Energy Performance Certificates

Important update for 2018. 

Landlords are you ready for the minimum EPC requirements from April this year?


From April 2018 all new tenancies and tenancies becoming periodic will require an EPC with a minimum E rating, of course this is very important and we shall be highlighting any properties that do not meet the requirements. 


There is an excellent article here and you should be aware of the serious implications, people with older and/or rural properties should be especially careful with these types of properties more likely to have a low rating.

You can check to see if you have an EPC here as well as seeing what the current EPC is.

Since the 1st of October 2008 any property advertised or available for rent must have an Energy Performance Certificate. We must be able to show a copy of this to any potential tenant and can be fined for not doing so. A copy of the EPC must also be given to the tenant at or before the commencement of any tenancy.

We have composed some more information below for you but in a nutshell:

You can arrange these yourself provided you use a qualified person but we can organise them for you and charge £70.00 with no V.A.T. as we have a local independent company who carry the checks out on our behalf. As usual he is a known and trusted contractor.

They will last ten years and you only need them when the house is available for rent again not if the house is occupied currently by a tenant.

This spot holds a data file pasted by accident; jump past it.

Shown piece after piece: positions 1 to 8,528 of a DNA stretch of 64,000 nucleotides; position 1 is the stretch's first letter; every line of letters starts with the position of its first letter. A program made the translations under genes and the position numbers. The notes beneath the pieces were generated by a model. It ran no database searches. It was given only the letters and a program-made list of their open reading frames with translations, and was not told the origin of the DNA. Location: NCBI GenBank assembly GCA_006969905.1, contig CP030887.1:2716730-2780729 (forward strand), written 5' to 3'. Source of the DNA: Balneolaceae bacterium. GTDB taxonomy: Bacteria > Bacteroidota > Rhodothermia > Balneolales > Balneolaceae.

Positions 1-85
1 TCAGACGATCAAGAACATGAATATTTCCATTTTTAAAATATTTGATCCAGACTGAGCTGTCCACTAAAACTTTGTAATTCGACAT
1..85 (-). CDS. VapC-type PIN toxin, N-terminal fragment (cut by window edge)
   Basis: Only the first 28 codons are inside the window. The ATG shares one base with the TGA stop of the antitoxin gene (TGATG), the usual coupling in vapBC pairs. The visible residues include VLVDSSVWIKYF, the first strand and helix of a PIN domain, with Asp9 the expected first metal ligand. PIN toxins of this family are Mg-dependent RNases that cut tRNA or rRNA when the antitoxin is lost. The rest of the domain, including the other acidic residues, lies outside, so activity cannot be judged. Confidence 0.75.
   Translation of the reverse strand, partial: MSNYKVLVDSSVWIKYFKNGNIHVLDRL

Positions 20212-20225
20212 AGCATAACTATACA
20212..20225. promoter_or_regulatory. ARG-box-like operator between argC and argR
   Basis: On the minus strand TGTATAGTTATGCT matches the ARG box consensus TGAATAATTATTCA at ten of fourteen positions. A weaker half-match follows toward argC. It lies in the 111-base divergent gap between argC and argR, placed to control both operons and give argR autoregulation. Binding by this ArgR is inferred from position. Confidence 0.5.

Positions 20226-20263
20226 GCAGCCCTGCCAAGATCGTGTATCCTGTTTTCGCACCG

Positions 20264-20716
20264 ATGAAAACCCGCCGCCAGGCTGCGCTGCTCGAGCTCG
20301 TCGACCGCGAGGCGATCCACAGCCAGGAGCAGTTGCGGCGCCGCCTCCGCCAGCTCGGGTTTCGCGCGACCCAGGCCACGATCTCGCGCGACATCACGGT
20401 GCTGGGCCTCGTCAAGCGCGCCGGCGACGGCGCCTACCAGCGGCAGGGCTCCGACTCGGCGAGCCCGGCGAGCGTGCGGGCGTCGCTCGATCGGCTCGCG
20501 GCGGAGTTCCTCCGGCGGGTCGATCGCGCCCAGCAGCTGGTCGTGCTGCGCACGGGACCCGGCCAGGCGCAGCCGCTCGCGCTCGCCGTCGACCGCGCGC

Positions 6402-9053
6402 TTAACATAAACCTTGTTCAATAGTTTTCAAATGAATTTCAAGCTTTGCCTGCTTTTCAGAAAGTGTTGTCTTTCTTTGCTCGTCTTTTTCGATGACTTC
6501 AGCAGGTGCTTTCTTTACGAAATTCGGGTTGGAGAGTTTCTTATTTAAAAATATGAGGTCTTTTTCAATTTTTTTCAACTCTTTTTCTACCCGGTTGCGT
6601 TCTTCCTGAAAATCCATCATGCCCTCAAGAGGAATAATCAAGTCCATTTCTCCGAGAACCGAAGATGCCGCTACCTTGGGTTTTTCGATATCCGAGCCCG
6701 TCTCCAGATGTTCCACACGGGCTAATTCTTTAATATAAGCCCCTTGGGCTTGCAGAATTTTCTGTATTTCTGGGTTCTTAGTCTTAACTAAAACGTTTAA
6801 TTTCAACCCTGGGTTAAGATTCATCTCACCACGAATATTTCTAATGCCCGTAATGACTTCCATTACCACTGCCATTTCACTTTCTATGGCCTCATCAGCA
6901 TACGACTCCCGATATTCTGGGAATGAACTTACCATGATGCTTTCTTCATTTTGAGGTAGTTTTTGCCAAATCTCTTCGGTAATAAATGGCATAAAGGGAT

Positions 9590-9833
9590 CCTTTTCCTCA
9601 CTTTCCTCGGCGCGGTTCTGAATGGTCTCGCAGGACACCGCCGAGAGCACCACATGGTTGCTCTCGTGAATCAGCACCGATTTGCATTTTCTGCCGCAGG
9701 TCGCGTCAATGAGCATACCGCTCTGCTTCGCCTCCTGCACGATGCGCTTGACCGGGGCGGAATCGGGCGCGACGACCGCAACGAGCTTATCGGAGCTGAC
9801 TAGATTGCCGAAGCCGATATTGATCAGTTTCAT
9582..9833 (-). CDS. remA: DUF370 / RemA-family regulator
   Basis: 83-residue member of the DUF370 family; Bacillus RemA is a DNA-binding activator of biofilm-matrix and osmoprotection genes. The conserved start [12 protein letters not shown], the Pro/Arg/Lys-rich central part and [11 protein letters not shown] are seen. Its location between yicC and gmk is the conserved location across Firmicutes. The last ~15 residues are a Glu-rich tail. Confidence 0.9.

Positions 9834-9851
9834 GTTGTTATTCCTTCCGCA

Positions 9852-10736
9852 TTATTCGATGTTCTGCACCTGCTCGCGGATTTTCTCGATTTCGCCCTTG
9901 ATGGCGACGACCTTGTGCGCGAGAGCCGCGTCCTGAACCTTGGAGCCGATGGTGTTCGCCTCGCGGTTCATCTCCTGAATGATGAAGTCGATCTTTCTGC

Even if the rating comes back as poor you are not enforced to necessarily do anything however there are rumour that a minimums standard will soon be required.

                        EPC Chart

Further Information.

An EPC (Energy Performance Certificate) gives a rating for your home in its present condition and also a rating for its potential if certain energy saving improvements are undertaken. The overall assessment is based on a sliding scale of A to F, A is the top level (most efficient) and G (least efficient). To simplify the rating scales a similar method to that used for home appliances (e.g. fridges, freezers etc.) was adopted.

There are many areas to consider when calculating the ratings for an EPC for every home, as each house is different.

The basic criteria for energy assessment include:

Building Construction Age of construction Number of windows and type Volumetric calculation of all floors Method of heating and controls used Levels of insulation (lofts and walls) Thermal properties of adjacent buildings Heat losses Fixed lighting efficiency Renewable energy sources e.g. solar panels, domestic wind turbines

The factors detailed above are noted, and, using computer software an overall rating can be obtained, together with recommendations for improvement where required.

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